House Dems: Fintechs Capitalized on Poor Oversight in PPP Program
A report issued by House Democrats has found that fintech companies took advantage of a lack of regulation in the PPP program. Learn why.
Credit union groups CUNA and NAFCU have called for increased regulation of fintech companies.
Saying that fintech firms capitalized on a lack of regulatory accountability, House Democrats earlier this month charged that companies processed millions of pandemic-related loans that should not have been extended to borrowers.
“While the [Paycheck Protection Program] PPP delivered vital relief to millions of eligible small businesses, at least tens of billions of dollars in PPP funds were likely disbursed to ineligible or fraudulent applicants, often with the involvement of fintechs, causing tremendous harm to taxpayers,” the Democratic staff of the House Select Subcommittee on the Coronavirus Crisis wrote in a report.
The findings include specific details about how fintechs processed loans without proper safeguards and raised a red flag for Congress and regulators.
“Fintechs are claiming an increasingly large role in the financial industry, from providing application portals to borrowers as they did in the PPP, to housing encrypted transactions on complex networks,” the staff report stated. “Although fintechs often behave like banks and traditional depository institutions, they are not subject to banking regulations such as the Bank Secrecy Act, which would require them to implement certain processes and structures to ensure the safety and soundness of their operations. Congress must thoughtfully regulate the industry to better protect consumers and prevent financial crime.”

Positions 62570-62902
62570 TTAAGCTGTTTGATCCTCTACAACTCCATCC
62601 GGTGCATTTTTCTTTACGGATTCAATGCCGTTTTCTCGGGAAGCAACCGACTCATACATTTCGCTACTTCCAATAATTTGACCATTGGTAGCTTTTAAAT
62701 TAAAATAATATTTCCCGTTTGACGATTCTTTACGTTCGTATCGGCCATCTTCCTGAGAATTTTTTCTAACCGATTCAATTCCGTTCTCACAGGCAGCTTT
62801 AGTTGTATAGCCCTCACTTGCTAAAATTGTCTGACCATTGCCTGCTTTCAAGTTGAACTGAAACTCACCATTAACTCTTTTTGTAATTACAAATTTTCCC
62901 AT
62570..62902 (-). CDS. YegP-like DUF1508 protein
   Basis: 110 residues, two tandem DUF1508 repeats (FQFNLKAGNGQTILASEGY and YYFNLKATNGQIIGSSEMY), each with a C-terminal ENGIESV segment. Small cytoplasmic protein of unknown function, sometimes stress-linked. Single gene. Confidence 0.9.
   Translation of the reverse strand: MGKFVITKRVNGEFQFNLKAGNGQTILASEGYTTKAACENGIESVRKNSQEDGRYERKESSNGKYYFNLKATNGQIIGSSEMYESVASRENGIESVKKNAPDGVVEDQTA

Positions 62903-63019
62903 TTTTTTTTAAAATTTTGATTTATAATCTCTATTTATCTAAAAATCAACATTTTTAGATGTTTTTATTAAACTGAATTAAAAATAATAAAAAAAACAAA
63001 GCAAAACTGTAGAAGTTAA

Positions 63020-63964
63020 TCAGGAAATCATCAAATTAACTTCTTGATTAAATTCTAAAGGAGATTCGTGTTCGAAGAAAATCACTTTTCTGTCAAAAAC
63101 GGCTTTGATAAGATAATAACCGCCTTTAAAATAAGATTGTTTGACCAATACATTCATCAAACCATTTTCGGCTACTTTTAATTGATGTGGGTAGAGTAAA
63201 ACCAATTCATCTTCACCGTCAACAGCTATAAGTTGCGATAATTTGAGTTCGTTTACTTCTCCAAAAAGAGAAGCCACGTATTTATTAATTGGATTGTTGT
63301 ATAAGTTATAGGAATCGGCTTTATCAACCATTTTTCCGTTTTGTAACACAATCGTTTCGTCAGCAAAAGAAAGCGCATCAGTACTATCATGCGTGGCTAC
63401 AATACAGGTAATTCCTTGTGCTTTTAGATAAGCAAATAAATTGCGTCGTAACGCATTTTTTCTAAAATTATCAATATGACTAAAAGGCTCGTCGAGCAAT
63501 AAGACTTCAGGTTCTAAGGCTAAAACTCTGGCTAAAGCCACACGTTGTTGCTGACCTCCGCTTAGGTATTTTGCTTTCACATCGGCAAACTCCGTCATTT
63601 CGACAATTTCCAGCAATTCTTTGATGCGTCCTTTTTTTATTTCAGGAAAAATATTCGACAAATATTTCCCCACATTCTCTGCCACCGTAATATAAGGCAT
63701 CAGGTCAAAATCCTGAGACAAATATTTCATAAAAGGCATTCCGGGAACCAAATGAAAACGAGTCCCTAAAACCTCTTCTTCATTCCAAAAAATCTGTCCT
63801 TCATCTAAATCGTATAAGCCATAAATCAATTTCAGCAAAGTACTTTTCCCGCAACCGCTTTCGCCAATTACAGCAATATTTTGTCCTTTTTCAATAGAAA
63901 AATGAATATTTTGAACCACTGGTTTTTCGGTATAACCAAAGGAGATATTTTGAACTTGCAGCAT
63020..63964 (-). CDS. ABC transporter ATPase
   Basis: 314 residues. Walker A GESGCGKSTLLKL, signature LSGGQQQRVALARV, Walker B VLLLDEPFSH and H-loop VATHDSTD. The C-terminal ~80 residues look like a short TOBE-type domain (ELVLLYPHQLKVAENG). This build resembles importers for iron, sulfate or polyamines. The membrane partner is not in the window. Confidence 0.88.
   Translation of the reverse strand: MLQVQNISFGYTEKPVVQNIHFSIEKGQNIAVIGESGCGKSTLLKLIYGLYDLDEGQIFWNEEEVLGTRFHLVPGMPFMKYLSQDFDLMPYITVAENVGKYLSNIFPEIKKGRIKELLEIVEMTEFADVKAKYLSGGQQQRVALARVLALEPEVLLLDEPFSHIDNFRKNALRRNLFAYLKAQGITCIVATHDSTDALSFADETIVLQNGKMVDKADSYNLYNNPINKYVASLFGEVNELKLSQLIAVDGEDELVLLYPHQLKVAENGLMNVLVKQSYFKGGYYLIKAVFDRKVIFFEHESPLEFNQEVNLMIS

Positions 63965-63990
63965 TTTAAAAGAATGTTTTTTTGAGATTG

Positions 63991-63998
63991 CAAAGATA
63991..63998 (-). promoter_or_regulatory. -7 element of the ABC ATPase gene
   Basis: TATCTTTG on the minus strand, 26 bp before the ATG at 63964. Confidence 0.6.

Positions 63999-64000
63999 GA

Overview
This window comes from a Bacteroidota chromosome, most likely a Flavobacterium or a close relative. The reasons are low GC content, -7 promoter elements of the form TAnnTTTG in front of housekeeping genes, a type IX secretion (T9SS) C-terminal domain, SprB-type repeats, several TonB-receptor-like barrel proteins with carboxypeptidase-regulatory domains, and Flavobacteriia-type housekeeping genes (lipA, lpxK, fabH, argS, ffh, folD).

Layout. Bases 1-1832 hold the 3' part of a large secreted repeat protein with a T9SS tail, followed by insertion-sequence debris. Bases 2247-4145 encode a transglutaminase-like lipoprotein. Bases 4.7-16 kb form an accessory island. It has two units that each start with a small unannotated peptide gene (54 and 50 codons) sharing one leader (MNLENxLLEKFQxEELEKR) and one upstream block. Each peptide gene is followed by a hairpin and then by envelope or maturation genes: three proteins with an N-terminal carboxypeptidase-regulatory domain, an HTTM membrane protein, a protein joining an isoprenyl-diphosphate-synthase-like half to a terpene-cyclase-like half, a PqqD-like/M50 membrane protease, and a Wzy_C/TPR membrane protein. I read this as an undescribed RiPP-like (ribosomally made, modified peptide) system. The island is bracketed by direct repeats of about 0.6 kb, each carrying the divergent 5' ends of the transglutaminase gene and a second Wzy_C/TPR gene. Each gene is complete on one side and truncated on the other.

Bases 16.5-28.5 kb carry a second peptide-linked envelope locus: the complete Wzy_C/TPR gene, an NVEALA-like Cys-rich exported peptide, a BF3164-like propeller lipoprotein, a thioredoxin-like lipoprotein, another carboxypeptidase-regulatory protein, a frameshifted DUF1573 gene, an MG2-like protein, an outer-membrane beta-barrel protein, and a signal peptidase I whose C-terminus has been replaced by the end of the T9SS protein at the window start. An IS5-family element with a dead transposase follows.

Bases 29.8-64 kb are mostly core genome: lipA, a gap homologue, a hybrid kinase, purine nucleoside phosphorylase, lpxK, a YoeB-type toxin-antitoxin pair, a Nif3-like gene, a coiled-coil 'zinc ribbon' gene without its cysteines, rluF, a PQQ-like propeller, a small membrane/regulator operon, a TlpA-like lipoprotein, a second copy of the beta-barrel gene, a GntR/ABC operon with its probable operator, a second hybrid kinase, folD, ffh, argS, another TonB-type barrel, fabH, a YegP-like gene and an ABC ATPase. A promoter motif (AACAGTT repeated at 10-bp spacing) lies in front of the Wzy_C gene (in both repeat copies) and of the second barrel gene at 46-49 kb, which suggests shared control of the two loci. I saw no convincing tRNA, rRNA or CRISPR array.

The concerns echo those expressed by credit union trade groups, who have called on Congress and regulators to create a level playing field in which fintechs are subjected to regulations as strict as those governing credit unions.
Inside the Report
The subcommittee said that fintechs and lenders that worked with them sought to avoid responsibility for taxpayer losses due to fraud. One lender CEO wrote that “the industry should push hard to make sure the SBA accepts the fraud risk,” according to the report.
In another case, a fintech was headed by a CEO who had been convicted of insider trading and permanently barred from participating in the securities industry.
Nearly every lender working with a fintech firm said that they had delegated their fraud prevention and eligibility verification responsibilities to their fintech partner, the Democratic staff said. At the same time, those lenders failed to conduct close oversight of the fintech companies.
Concerns Expressed by CUNA, NAFCU
Credit union trade groups have been calling on policymakers to subject fintechs to greater oversight.
“Credit unions want to ensure that financial products and services available from fintech companies or any company offer the same protections as those offered by regulated entities,” Madison Rose, CUNA’s director of advocacy and counsel for payments and technology, wrote to the CFPB earlier this month. “Our members do not want to discourage innovation they merely want to ensure that innovation does not allow new entrants to make an end run around regulation.”
“Nonbank lenders are not subject to the same safety and soundness regulations as banks and credit unions,” James Akin, NAFCU’s regulatory affairs counsel, wrote, in a May letter to the consumer agency. “This disparity poses serious, systemic risks given the growing market share that these firms represent and could have carry-on effects that impact consumers directly.”